Hoopa Valley Tribe
11860 Highway 96, Hoopa, CA 95546
P.O. Box 1348, Hoopa, CA 95546
The Native American Indian tribe of Hoopa Valley is from Northwestern California. The Hupa people settled in Hoopa Valley, California around 1000 AD after migrating from the North. They are one of California's earliest cultures.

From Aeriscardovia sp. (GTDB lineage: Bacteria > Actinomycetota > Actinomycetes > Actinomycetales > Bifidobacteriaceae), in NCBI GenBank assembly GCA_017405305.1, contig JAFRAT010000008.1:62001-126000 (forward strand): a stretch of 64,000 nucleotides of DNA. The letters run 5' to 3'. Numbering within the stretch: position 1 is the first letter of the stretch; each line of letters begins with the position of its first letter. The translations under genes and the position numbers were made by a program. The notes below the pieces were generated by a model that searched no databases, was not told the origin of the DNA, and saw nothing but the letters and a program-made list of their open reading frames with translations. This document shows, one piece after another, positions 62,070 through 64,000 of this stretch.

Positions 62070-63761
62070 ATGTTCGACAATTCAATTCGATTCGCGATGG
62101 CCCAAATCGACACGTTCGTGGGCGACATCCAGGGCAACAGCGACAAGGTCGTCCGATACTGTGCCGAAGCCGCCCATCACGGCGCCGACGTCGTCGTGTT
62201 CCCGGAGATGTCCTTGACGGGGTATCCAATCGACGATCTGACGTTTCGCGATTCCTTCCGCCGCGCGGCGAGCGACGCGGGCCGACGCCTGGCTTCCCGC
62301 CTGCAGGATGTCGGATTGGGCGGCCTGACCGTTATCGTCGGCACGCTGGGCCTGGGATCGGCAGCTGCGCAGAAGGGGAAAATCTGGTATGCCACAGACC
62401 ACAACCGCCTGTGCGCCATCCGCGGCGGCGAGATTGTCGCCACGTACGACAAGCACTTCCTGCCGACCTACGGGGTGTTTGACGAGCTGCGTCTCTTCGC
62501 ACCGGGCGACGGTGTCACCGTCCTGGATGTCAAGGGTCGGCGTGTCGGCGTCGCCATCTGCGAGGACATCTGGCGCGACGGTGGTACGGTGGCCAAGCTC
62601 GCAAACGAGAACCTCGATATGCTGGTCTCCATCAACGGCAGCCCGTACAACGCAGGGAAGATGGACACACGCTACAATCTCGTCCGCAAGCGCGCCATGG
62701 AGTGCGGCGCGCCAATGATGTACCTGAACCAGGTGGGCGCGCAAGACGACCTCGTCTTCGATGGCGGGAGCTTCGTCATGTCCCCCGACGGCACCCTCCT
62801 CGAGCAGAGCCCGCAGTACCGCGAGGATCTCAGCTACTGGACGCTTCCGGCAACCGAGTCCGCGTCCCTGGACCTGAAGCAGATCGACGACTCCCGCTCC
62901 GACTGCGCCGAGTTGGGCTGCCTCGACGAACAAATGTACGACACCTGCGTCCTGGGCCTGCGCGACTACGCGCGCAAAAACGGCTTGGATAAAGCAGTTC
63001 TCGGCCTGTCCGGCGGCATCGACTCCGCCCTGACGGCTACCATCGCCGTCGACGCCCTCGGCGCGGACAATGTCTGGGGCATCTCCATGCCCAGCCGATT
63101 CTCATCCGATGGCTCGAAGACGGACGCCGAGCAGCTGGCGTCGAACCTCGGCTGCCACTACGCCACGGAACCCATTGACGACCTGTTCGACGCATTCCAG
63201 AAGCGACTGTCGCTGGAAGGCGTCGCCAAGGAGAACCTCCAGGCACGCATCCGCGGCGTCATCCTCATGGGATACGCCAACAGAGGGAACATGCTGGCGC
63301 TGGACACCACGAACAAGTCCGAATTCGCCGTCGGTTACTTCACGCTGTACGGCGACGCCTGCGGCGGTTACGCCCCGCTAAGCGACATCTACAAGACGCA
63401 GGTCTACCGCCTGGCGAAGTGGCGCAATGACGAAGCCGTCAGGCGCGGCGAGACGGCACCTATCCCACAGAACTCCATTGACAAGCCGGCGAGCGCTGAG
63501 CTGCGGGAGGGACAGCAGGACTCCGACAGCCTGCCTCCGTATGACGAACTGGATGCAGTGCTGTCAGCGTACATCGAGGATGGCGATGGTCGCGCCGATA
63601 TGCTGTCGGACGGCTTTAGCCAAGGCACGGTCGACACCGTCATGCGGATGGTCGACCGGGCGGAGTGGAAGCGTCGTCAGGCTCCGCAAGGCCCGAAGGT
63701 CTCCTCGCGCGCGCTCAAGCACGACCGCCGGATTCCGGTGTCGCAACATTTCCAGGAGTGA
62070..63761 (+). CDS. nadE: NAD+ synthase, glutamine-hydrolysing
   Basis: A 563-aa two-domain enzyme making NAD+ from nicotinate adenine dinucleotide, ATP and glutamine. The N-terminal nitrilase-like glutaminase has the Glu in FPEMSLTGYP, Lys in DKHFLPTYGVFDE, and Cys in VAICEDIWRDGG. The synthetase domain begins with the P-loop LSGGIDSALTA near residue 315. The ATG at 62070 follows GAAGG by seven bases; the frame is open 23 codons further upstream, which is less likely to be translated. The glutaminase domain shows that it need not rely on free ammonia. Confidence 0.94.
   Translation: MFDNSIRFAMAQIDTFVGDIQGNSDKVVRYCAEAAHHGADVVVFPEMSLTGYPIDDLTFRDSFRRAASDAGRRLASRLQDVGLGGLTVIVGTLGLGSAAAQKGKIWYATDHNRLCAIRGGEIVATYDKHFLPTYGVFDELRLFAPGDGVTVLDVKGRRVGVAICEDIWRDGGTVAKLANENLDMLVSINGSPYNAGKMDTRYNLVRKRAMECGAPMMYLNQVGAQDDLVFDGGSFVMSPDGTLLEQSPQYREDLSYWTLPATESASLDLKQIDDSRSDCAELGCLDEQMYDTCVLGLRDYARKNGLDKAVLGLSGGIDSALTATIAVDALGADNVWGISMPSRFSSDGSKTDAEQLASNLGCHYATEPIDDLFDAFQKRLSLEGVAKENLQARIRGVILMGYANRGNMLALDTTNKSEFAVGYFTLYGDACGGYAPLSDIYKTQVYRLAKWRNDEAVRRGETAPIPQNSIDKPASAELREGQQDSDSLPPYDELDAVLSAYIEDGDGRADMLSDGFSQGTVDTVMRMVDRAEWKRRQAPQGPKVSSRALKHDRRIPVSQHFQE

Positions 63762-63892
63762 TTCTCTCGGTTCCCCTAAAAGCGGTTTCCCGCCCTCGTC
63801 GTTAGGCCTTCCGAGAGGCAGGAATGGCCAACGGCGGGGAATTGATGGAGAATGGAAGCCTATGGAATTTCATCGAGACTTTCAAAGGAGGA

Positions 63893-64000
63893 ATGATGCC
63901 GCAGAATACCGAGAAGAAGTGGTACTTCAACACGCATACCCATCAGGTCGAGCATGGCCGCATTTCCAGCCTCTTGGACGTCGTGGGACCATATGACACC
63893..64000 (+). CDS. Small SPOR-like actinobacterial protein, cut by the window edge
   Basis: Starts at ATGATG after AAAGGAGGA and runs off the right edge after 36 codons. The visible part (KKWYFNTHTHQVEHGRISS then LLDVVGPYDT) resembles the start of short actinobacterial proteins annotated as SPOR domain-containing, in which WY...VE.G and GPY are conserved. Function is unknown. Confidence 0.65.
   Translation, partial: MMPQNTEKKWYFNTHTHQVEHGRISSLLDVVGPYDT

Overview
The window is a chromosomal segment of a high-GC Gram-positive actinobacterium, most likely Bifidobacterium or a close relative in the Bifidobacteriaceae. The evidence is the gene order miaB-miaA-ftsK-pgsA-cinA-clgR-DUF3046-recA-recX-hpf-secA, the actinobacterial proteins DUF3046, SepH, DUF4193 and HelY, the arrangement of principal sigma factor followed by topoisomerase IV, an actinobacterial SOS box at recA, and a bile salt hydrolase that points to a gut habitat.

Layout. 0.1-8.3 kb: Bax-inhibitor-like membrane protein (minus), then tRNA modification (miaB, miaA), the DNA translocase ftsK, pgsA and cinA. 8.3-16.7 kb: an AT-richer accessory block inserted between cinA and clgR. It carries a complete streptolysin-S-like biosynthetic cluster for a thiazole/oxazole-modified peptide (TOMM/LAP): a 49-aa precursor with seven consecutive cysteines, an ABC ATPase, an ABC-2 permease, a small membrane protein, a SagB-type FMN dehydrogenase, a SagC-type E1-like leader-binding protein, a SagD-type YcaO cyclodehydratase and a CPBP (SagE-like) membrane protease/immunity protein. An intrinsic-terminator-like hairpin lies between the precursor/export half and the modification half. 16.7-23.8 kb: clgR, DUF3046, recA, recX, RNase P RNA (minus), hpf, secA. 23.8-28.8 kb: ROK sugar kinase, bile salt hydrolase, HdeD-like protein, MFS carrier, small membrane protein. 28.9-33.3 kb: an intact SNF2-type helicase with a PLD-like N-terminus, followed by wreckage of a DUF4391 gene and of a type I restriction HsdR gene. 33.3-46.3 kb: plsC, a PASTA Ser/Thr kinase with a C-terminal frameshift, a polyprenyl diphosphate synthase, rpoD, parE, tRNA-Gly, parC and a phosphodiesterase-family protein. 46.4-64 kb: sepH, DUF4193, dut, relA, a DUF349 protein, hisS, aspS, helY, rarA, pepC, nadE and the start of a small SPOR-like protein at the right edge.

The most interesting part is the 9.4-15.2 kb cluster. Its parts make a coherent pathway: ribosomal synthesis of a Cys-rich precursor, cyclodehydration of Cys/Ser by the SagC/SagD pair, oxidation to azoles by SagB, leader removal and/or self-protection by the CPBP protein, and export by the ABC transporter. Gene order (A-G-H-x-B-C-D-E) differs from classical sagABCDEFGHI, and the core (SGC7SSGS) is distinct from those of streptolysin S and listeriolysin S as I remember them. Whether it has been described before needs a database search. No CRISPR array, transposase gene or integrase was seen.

The 85,445-acre Hoopa Valley Reservation in Humboldt County is the largest and most populous Indian reservation in the State of California. The Hupa share it with some Karuk, Chilula, Yurok, Whilkut, and other Indians. The Hoopa Valley Tribe adopted a constitution and bylaws in 1950. The reservation is generally self-sufficient. Timber, farming, and livestock constitute the main economic activities. The Hoopa Valley Tribe is a federally recognized tribal entity. Hupas maintain a strong tribal identity and sense of continuity with the past thanks, in part, to a continued presence in their homeland. They still practice many traditional customs, such as hunting, fishing, acorn gathering, basket and bead making, and two World Renewal dances. Hupa language is still spoken, particularly by older people. Children attend public school. However, the Hupa people seek complete political and economic control of their own affairs.